Geany is technically an text-editor / lightweight IDE, but I can’t use it for that anymore, cause I’ve customized it so much to support my writing. I may spend a month in FocusWriter to get that first draft, but the next year is in Geany making it shine.

Notes: Zim

I mentioned OneNote above for note organizing, and while it’s true I do use it for some initial story brainstorming, any big writing project eventually makes its way into Zim. It’s cross-platform, uses plain text files, and even uses Bazaar for version control. Right now the entirety of my Guineawick Tales notes and plans are in one giant Zim wiki. I find it indispensable for keeping track of everything.

Web Services

Hosting: WordPress.com

I started using WordPress in the early days of blogging, installed by myself on hosting I paid for while I was in school. I’ve been in and out of its code, and customized the hell out of it for previous websites. Nowadays, I let WordPress.com handle all of the dirty work, pay for enough customization to make my site pretty, and let them take care of the rest. Which they do really, really, well.

Domain Registrar: Namecheap

I’ve been buying domains from Namecheap for years. They’re not always the absolute cheapest, but their dashboard gives me everything I want, with no funny business.


OS: Windows Phone 7.5

It surprised me that Windows Phone 7 really lived up to its “you don’t need apps, everything is built-in” mantra. In fact I have very few apps on my phone, nowhere as many as I did on Android or webOS. Email, Facebook, Twitter, photos, music, video, whatever- the base OS does pretty much every single thing I need it do, with just a couple of exceptions, which I list next.

Ebooks: Freda+

Freda is the new standard by which I hold all mobile ebook reader apps. It’s silky smooth to use, customized just how I like it, and lets me grab books over the net from my laptop running Calibre. I’ve read a dozen books on it this year, and I love it.

RSS: Nextgen Reader

I need my RSS fix, and Nextgen Reader gives it to me on the go. It syncs with my Google Reader account, so I don’t have separate lists of (un)read content to maintain. Fast and easy to use.

Twitter: Twitter

I’ve tried every single Twitter client on the Windows Phone platform, paid and free, and every single one was either slow, bloated, had a funky UI, or was way too power-user for what I need. I’m not a social media maven, I just want all of the Twitter functionality in a fast client that looks good. Surprisingly, the official Twitter client works really well for my needs.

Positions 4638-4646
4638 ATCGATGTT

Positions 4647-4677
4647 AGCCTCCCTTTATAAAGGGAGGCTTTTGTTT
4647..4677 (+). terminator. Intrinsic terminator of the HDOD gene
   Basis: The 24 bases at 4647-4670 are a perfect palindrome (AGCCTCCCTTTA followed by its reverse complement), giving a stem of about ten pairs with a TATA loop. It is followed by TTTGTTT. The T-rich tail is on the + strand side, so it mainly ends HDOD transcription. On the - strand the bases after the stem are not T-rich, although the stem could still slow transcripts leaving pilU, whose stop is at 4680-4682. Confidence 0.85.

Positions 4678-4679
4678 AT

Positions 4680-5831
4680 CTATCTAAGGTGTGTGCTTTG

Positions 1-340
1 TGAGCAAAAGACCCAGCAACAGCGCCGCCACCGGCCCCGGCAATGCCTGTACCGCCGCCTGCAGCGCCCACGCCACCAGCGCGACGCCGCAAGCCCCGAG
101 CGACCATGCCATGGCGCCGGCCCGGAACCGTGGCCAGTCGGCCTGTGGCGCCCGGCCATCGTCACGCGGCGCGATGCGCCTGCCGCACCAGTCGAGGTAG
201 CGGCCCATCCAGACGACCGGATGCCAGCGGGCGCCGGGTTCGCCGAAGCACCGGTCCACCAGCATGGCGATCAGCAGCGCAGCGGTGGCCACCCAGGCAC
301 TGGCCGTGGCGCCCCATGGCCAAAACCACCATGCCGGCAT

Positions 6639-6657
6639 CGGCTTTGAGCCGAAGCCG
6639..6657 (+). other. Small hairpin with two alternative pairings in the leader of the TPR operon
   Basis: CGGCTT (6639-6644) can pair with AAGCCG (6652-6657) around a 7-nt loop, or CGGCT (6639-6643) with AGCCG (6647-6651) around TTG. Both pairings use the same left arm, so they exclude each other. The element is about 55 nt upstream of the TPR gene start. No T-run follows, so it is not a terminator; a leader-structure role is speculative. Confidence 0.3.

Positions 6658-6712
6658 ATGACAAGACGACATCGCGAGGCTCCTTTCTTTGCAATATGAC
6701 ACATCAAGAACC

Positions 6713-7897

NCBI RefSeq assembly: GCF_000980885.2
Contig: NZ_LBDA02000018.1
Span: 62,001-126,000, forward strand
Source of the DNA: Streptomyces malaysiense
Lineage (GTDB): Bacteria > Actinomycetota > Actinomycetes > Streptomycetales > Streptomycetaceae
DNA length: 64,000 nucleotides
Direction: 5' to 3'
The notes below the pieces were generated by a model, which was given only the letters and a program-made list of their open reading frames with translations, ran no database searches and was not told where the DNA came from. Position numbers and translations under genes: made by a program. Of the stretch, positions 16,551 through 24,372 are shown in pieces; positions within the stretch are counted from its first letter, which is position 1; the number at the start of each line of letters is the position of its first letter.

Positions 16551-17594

Everything Else

Most pieces of software are specialized tools (especially in the Linux world), the use of which depends on the kind of work you do regularly. I could write a post ten times as long with every piece of software I’ve used at one point or another for specific, one-time tasks, but that would be tiresome and probably a waste of time. (Of course, who knows if anyone even read this far).

“Too Long, Didn’t Read” Summary

I run Ubuntu at home, and I prefer to use open-source, cross-platform software whenever I can. I don’t like paying for software or services unless the value they provide clearly outstrips any free or roll-your-own alternatives. I avoid vendor lock-in like a plague, preferring file formats that I can crack if the software stops working.

And just like in part 1, remember: this is just what I use at home, not necessarily what I use in my job at Microsoft.


P.S. So what do you use at home? Leave a comment below!

5 reasons the PocketBook 360 is a better ebook reader

My PocketBook360

I recently wrote an extended review of the PocketBook 360 ebook reader after having owned one for over a year. It wasn’t until after I posted it that I saw how long it was, so I’ve decided to summarize my love for the PB360.

Here’s the top 5 reasons the PocketBook 360 is a better ebook reader:

5. User replaceable battery

It’s a sad fact that having a user replaceable battery impresses me these days. It used to be a given that you could change a device’s batteries. Now at best you have to send stuff back, at worse you have a pretty brick. Not everyone belongs to the “replace your toys every 18 months” crowd.

4. Built-in cover

Ereaders have nice big glass screens that needs protecting. The PB360 has a hard cover that snaps on the back when in use, which means no ugly, bulky, heavy, “look it’s a book” covers.

3. It isn’t stuck in any one ecosystem

I don’t need a plate that only works at one restaurant. With my PB360 I can read a ton of formats, which means I can choose from a variety of retailers. There’s no special software either, I can plug my PB360 into any PC to copy books over. If Amazon’s prices get too absurd, what’re you gonna read on your Kindle? PDFs?

2. No superfluous hardware

I don’t want a keyboard that I need 0% of the time and takes up a third of the ereader. I don’t need it to play mp3s, or connect to a B&W slow internet. I want giant buttons that make it easy to turn pages, and I want something so light that when I drop it on my face I don’t get a concussion. Give me something elegant and functional that I actually can carry around everywhere. The PB360 delivers on all counts.

1. You own the experience

I can customize just about everything on the PB360. You can add whatever fonts you want. You can specify any size, and change it on the fly. You can set your margins, the aliasing, what stuff to put in the status bar, or if you don’t want a status bar at all.

You can reassign every button. You can set whatever screen savers images you want. You can organize your books as you see fit. Want to navigate by covers, fine. Lists? Fine too. Only want to refresh every 10 pages, making page turn wicked fast? You decide.

What it all comes down to is this: if you like others calling the shots, buy a Nook or Kindle. If you like to have everything just the way you want it, buy a PocketBook 360. You won’t regret it.